Tax Changes for 2016 You Need to Know

 December 17, 2015
  JER WW PHOTO                                                               

        For many of us, the holiday season promises plenty of shopping, parties, family gatherings and sporting events to pass the time as activity at the office may slow a bit (assuming you don’t work in the retail sector!). But you might want to take a little time to get a head start on planning for 2016. Taxes are always a big chore in the New Year, and there’s nothing like getting ahead of the game. To help out, here are a few important changes to keep in mind. Don’t forget that changes to tax year 2016 are the ones you’ll account for on the return you’ll file in 2017.


  • First of all, a number of things are not changing between tax years 2015 and 2016, and that includes the annual contribution limit to a regular 401K of $18,000. The catch-up limit for those age 50 and over also stays put at an additional $6,000. The catch-up applies regardless of when during the year you turn fifty. The contribution limit on an IRA stays the same as well in 2016, at $5,500, and the catch-up remains an additional $1,000. For those with a self-employed 401K or SEP IRA, the annual limit stays at $53,000 for 2016.

  • The limitation on itemized deductions for tax year 2016 kicks in at an income of $259,400 for singles and $311,300 for married (joint) filers.
  • The contribution limit for a Health Savings Account (HSA) in 2016 stays at $3,350 for individuals, but rises to $6,750 for a family (up from $6,650 in 2015). Catch-up contributions are eligible at age fifty-five and over, and remain at an additional $1,000 for 2016.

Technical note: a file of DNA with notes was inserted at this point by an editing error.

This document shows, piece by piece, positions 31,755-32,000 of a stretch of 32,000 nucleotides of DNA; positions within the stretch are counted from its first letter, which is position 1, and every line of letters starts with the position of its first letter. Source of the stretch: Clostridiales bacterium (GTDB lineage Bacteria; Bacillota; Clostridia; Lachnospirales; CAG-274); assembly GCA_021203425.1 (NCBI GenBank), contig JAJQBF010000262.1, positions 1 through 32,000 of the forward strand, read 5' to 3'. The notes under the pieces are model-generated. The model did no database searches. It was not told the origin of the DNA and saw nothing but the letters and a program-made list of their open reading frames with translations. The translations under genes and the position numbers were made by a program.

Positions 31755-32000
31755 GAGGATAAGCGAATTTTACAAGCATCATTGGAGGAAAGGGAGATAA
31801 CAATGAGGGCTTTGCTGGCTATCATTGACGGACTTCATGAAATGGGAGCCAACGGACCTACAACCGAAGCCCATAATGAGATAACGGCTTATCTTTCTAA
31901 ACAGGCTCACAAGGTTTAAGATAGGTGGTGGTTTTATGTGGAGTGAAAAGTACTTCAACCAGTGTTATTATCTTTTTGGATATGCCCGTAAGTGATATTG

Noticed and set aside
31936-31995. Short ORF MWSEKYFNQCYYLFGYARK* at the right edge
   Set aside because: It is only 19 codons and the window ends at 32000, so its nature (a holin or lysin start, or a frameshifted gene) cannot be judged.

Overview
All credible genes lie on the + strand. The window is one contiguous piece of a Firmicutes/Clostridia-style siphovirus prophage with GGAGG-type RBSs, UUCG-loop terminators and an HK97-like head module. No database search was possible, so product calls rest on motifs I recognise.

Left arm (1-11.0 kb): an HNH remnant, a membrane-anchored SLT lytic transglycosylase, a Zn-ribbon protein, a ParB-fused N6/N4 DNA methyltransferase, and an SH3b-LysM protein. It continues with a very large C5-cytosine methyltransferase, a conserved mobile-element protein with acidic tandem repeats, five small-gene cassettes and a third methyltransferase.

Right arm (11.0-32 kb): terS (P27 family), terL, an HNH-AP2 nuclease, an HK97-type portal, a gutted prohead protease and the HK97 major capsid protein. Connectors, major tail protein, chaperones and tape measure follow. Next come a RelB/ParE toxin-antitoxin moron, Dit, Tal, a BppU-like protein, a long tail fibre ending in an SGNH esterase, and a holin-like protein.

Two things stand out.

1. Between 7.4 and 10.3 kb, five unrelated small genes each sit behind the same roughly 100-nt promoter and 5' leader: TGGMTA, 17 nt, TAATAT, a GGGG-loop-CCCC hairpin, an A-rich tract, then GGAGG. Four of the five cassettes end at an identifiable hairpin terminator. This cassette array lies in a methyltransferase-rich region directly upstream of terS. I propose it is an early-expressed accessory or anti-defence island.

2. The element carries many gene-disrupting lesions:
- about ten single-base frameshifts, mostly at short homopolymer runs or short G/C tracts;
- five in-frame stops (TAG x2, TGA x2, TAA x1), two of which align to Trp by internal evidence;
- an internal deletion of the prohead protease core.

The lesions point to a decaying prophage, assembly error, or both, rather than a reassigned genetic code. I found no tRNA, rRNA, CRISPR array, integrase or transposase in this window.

• The Alternative Minimum Tax exemption for tax year 2016 is $53,900 for singles or $83,800 for married filing together (up from $53,600 and $83,400 respectively in 2015). This exemption will phase out beginning at $119,700 for singles or $159,700 married.
  • If you have foreign income, the foreign earned income exclusion rises to $101,300 in 2016, up from $100,800 in 2015.
  • For those who die in 2016, the estate basic exclusion amount will be $5.45 million, up from $5.43 million in 2015.

Another important change is that the penalty for not having health insurance will increase in 2016. It will be the higher of the following two alternative calculations:

  1. 2.5% of household income up to a maximum of the average annual premium of a basic (“bronze”) health care plan. For 2015, the penalty is 2%, with the maximum defined the same way.

  2. $695 per uncovered adult and $347.50 per uncovered child, up to a maximum of $2,085. In 2015 the numbers are $325, $162.50 and $975, respectively.

    A discussion of all the changes to tax laws, not to mention the many nuances applicable to your own family’s situation, is beyond the scope of this Wealthwise. To get the full picture, consult with your professional tax advisor. If you don’t have one, we can help you find one. If you do have one, we can enhance their effectiveness by making sure they are optimally coordinated with your other advisors, focused on your welfare rather than theirs.

    At PARTNERSINWEALTH we oversee all the diverse aspects of your financial life, helping you make the best decisions while being in control of your future.


To learn more, please contact Jeff Riley, CLU®,CFP®, PERSONALCFO at 713.964.4028 or